The Japan Times
2014-10-05

Lucy Alexander

Hiroko Furukawa was working as a sales assistant at the PX U.S. military supply store in Ginza in 1950 when she met a GI named Samuel Tolbert. Shortly afterwards, Hiroko and Samuel found themselves married and on a train to meet his parents in upstate New York. Hiroko, who came from an upper-class Tokyo family, changed into her best kimono for the occasion, to the horror of her husband, whose family were rural chicken farmers.

“When they arrived at the farm, Samuel’s family stared at Hiroko as if she came from Mars,” explains journalist Lucy Craft. “They made it clear to her that she’d better get into Western clothes. So she did, and she began her life as the wife of a chicken farmer.”

According to Craft, herself the daughter of a Japanese “war bride,” this is one of countless examples of the struggles endured by a despised and largely hidden immigrant group. Craft believes that about 50,000 Japanese women moved to America with their GI husbands after World War II — at that time, the largest-ever migration of Asian women to America.

The 1945 War Brides Act allowed American servicemen who had married abroad to bring their wives to the United States, on top of existing immigration quotas. The trickle of new arrivals became a flood with the passing of the landmark Immigration Act of 1952 that lifted race-based barriers on entering the country.

“Hostility to Japan as a nation meant that Japanese women were the last foreign wives to be allowed to move to the U.S.,” says Craft. “This was a time when interracial marriage was prohibited in many states.”…

Read the entire article here.

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Multiracial family embraces twins’ uniqueness

Posted in Articles, Asian Diaspora, Family/Parenting, Latino Studies, Media Archive, United States, Videos on 2014-10-02 15:33Z by Steven

Multiracial family embraces twins’ uniqueness

News 10, KXTV
Sacramento, California
2014-10-02

Daria Givens, News 10 Staff

A Lincoln family embodies California’s melting pot and embraces their uniqueness.

LINCOLNFraternal twins Viviana and Dennis look very different from each other. They are part of the Ng Family, a multiracial family from all parts of the world.

The twins’ parents Kenika and Ashley Ng also come from multiracial families. Kenika Ng’s is African-American and Hispanic; his father is Hawaiian and Chinese. Ashley Ng is Irish and Hispanic.

Combine their racial make-up, and their children have more of a unique blend. Ten-month-old Viviana, who is four minutes older than her brother, has bright blue eyes and light brown hair like her mother and looks white. Dennis on the other hand, with the big brown eyes and black hair looks like his dad.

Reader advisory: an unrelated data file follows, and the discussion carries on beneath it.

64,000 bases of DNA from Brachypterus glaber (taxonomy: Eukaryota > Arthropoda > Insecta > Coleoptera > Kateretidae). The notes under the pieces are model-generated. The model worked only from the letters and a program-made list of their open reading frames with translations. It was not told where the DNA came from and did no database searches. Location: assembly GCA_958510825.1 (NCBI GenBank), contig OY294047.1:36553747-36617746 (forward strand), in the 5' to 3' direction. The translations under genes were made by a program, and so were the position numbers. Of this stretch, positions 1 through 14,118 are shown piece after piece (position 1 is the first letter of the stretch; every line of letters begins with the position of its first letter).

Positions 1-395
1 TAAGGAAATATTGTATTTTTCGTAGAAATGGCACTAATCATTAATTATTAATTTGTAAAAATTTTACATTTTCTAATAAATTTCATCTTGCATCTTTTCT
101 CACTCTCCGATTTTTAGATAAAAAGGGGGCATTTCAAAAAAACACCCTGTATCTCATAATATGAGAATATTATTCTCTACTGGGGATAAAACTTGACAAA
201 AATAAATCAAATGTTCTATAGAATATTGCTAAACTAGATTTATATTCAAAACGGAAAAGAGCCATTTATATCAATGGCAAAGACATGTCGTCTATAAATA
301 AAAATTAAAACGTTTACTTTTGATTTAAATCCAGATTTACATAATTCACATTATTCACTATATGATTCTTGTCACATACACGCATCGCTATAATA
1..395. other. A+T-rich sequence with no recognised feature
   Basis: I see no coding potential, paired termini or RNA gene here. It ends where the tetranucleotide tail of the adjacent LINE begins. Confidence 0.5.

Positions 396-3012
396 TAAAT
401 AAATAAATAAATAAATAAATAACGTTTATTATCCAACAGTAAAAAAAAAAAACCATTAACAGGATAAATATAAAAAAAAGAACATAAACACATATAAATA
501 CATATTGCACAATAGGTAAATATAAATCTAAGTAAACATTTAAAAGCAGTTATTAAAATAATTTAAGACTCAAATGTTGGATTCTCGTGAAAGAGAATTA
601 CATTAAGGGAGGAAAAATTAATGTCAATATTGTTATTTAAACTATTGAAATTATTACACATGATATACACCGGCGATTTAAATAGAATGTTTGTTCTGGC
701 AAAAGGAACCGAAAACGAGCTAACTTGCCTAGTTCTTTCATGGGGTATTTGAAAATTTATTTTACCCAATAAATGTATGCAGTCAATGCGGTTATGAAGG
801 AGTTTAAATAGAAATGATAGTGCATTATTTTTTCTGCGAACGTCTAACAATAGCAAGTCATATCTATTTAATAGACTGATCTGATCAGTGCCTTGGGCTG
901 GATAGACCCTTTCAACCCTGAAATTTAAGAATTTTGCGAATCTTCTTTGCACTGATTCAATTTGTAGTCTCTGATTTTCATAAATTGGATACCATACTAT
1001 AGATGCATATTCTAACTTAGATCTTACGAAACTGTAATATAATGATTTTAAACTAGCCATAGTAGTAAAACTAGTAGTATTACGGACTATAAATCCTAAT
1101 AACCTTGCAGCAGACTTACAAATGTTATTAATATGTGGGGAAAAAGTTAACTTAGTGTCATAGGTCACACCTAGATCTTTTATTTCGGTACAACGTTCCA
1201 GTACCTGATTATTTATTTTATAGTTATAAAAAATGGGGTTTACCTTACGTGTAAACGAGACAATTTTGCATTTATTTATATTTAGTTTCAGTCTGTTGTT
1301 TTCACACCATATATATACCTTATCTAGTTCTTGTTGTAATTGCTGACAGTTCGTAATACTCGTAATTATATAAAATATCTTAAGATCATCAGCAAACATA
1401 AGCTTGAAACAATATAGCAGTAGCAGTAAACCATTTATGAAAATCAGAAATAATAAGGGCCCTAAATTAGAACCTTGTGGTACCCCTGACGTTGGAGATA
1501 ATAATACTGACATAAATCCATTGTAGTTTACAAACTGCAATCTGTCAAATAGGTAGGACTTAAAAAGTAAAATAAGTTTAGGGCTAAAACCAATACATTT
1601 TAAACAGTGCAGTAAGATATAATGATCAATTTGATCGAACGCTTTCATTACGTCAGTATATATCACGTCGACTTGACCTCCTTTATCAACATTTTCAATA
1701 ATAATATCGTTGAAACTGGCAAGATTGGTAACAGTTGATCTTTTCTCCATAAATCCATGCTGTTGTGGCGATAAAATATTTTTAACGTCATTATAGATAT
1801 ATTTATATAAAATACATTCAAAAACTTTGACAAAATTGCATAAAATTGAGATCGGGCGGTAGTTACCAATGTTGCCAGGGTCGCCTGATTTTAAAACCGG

Read the entire article and watch the story here.

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Race, Religion and Law in Colonial India: Trials of an Interracial Family by Chandra Mallampalli (review) [Epstein]

Posted in Articles, Asian Diaspora, Book/Video Reviews, History, Law, Media Archive on 2014-09-30 20:42Z by Steven

Race, Religion and Law in Colonial India: Trials of an Interracial Family by Chandra Mallampalli (review) [Epstein]

Victorian Studies
Volume 56, Number 3, Spring 2014
pages 519-520
DOI: 10.1353/vic.2014.0064

James Epstein, Distinguished Professor of History
Vanderbilt University, Nashville, Tennessee

Mallampalli, Chandra, Race, Religion and Law in Colonial India: Trials of an Interracial Family (Cambridge, New York: Cambridge University Press, 2011)

The case of Abraham v. Abraham (1854–63) was extraordinary. It took nearly a decade to decide as it passed through the district civil court at Bellary in southern India, the appeals court at Madras, and finally the Privy Council’s Judicial Committee. The case repeatedly confounded legal categories based alternately on Hindu and English law and the fixed categories of Britain’s post-1857 colonial regime. In Race, Religion and Law in Colonial India, Chandra Mallampalli skillfully guides readers through the intricacies of the case, studying the social world inhabited by one family drawn into litigation and measuring the gap between their life-world and the protocols of the court. The period was one of imperial crisis and transition, as the British Crown assumed direct control over Indian territories following the 1857 Rebellion and authorities adopted a more cautious approach in governing Indian society. As the author writes, the more conservative turn of liberal governance “gave rise to an imperial multiculturalism, a policy of classifying colonial subjects according to race, religion, caste, or ethnicity,” while accentuating the difference between colonial subjects and colonizers (5).